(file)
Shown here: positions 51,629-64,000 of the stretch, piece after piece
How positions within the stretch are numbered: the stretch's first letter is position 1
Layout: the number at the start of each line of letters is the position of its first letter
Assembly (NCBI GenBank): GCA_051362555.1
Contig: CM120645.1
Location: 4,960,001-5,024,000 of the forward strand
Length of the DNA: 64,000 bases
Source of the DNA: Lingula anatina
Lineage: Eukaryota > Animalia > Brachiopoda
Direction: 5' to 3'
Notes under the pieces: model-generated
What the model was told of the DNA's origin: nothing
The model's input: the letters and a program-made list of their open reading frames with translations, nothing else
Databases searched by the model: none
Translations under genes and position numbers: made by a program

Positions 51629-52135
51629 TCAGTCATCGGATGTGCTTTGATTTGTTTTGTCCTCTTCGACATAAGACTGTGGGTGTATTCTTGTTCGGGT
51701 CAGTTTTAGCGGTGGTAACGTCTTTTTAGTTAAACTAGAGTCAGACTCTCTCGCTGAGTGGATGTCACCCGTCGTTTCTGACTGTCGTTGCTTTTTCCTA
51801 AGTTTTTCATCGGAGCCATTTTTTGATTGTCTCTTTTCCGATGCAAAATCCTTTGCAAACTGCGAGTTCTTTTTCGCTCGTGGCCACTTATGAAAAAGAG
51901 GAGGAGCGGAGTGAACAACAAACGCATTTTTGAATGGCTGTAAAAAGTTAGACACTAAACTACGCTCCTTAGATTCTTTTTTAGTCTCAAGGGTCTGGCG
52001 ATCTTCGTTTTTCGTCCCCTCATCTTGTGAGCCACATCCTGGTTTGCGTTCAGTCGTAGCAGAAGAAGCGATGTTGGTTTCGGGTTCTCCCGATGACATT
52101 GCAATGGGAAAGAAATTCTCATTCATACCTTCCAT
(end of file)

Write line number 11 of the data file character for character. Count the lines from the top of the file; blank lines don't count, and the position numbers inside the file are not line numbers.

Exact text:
Notes under the pieces: model-generated